NEW YORK (Reuters) - A new movie about Bob Dylan is the first dramatic portrayal of his life and music that the reclusive performer has approved, but Oscar-winning actress Cate Blanchett says fans may struggle to understand it.
After all, she plays one of six Bob Dylans -- the others are Richard Gere, Christian Bale, Heath Ledger, Ben Whislaw, and young black actor Marcus Carl Franklin in his movie debut.
“It doesn’t make sense in terms of it being a non-conventional narrative. I think it definitely makes sense but in a dreamlike musical way. You have to let the film wash over you,” the Australian actress said of “I‘m Not There.”
“The fact that director Todd Haynes fractured Dylan’s musical journey and persona into six different characters, none of whom are called Bob Dylan -- it’s unusual,” the 38-year-old actress said in an interview at the New York Film Festival this week.
While not meant to be a direct mimic of Dylan, Blanchett’s hair is dark and frizzy like the singer’s and she adopts some of his mannerisms. But the actress said she needed extra help to become more masculine -- by putting socks down her pants.
”There was a scene where I was lounging on the bed and I saw Todd looking a little pensive and my friend who was doing make up, looking a little pensive and they both had the same thought at the same time, that maybe it was a bit too feminine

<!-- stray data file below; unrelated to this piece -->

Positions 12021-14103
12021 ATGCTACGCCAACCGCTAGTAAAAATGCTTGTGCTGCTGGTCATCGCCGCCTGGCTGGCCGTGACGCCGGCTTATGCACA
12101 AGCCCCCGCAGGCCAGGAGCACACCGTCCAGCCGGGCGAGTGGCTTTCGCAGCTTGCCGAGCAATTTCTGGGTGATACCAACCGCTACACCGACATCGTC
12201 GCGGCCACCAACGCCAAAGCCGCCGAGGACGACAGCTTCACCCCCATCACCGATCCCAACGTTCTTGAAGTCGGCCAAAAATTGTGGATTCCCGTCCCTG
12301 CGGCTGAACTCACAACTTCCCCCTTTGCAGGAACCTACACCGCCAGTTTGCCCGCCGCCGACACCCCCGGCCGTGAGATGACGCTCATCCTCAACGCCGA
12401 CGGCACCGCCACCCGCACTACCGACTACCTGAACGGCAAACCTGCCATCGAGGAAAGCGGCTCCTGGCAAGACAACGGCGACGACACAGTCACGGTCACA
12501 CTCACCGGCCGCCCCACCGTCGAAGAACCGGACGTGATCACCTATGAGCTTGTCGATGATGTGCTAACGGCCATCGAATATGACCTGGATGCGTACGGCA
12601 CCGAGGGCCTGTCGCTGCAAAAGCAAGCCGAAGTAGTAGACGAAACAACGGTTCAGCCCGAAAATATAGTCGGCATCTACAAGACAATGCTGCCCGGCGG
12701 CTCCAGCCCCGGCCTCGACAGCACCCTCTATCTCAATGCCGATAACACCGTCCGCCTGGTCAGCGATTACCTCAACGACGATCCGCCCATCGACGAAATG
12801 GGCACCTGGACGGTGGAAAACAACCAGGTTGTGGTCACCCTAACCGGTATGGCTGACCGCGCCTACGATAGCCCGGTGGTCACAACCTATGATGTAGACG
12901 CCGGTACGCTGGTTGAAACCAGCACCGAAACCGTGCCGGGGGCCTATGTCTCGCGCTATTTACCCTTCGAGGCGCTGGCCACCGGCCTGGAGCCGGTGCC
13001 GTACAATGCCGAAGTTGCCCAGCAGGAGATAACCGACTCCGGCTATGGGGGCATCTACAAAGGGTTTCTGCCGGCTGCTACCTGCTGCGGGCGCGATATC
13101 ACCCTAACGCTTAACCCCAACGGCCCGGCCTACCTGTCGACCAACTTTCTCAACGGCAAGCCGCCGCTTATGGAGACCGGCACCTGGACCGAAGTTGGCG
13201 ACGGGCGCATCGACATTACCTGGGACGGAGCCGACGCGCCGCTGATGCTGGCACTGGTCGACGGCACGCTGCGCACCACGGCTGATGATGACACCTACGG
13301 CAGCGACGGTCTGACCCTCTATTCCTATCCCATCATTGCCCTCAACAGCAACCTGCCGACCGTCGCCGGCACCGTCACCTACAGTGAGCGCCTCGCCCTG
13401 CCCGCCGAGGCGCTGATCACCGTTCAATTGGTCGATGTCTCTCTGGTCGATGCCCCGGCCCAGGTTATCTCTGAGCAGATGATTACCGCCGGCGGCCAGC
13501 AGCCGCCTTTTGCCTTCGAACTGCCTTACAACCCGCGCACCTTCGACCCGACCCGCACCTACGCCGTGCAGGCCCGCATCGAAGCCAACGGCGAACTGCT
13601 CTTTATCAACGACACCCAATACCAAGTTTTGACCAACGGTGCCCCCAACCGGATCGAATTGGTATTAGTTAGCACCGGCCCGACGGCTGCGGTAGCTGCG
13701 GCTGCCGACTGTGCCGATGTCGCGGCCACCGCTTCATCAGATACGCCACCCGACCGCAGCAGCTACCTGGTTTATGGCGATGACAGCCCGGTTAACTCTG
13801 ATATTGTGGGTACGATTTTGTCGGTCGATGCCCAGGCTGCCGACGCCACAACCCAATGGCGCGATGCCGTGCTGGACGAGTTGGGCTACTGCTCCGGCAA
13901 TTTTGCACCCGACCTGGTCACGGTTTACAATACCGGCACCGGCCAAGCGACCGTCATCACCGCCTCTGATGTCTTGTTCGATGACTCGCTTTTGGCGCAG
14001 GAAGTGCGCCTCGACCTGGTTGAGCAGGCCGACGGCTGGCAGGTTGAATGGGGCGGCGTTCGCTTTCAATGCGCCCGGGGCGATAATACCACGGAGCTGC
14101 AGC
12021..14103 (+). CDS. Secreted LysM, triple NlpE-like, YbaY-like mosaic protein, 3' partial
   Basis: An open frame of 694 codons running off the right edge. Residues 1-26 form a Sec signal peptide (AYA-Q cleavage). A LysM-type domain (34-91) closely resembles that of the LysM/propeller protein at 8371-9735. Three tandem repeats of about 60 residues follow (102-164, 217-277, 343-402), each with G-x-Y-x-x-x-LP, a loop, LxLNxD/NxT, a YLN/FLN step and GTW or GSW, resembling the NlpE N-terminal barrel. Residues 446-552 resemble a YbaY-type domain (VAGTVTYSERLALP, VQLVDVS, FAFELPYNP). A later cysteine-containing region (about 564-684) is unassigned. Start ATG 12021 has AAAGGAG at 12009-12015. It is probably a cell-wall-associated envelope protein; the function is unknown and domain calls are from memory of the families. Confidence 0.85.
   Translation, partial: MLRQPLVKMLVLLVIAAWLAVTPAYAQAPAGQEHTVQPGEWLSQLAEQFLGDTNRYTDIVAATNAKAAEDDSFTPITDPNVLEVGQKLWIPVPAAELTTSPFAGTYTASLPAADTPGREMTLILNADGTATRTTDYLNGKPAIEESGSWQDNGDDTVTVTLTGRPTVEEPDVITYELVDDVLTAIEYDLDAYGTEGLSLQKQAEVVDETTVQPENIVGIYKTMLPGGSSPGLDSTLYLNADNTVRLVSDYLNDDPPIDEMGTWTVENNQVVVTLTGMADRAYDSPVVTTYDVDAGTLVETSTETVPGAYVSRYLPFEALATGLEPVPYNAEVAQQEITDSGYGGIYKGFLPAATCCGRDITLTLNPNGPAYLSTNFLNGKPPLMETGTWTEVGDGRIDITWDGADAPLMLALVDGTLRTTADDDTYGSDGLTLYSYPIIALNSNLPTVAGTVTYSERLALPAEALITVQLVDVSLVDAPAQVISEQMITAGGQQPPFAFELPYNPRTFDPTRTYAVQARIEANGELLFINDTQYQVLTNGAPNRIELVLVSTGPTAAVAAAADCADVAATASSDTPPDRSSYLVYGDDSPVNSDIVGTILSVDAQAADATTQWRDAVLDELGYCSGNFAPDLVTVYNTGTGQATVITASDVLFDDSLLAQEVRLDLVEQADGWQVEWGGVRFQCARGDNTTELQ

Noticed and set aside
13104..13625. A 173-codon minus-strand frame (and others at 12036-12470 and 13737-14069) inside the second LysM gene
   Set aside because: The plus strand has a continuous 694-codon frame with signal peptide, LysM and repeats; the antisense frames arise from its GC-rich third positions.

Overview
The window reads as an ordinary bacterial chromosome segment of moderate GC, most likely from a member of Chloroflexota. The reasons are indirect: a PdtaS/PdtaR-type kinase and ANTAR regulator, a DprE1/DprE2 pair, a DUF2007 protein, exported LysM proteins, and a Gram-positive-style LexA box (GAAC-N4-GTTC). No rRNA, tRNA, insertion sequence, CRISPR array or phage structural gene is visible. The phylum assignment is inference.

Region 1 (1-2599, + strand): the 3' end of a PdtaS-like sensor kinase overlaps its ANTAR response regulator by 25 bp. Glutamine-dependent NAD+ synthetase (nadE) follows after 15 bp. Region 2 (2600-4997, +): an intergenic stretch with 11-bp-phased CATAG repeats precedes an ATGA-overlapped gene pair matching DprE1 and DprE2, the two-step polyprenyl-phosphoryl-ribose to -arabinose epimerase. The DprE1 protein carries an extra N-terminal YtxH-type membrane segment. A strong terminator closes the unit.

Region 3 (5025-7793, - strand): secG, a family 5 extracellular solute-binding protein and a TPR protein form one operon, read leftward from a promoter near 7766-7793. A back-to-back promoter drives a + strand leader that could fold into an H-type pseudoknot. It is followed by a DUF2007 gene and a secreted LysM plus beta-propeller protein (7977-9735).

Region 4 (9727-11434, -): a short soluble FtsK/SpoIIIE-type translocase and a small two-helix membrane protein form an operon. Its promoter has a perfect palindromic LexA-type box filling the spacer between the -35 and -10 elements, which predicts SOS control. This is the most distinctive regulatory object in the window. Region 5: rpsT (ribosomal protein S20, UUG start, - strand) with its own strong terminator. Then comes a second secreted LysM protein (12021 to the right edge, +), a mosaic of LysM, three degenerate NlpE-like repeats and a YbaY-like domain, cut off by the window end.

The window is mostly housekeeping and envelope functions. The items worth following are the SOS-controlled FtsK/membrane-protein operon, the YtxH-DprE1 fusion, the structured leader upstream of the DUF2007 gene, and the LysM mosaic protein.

-- I needed a bit of ‘hamburger helper’,” she said.
The role has already won her the Venice Film Festival best actress award and is being touted as worthy of another Academy Award nomination. She won a best supporting actress Oscar in 2005 for her portrayal as Katharine Hepburn in “The Aviator.”
While her decision to play Dylan may seem unusual, Blanchett said there was no way she could turn it down.
“It’s such a wild and crazy idea,” she said. “You don’t get offered that kind of stuff every day.”
So just one week after finishing starring as England’s 16th century queen in “Elizabeth: The Golden Age,” Blanchett took on the character of Jude -- a depiction of Dylan in the mid-1960s when he first played electric guitar and drew ire from some fans who wanted him to remain a folk protest singer.
“I‘m Not There” has garnered mixed reviews. The Hollywood Reporter said, “It’s a curiosity that could delight or turn off loyal Dylan fans and may prove too oddball to draw in younger and mainstream audiences.”
But Blanchett has won praise. Variety called her performance “a daring coup.”
While most critics see the Dylan film as too high concept and esoteric for most Americans, Blanchett’s next project will likely draw a bigger audience.
The actress has just finished filming Steven Spielberg’s “Indiana Jones and the Kingdom of the Crystal Skull,” with actor Harrison Ford, which she described as “a riot.”
“It was like revisiting my childhood. I ate that series of films alive,” said Blanchett, who has two young sons. “My children had a fantastic time. And Steven, being a father of seven, was so embracing of the kids.”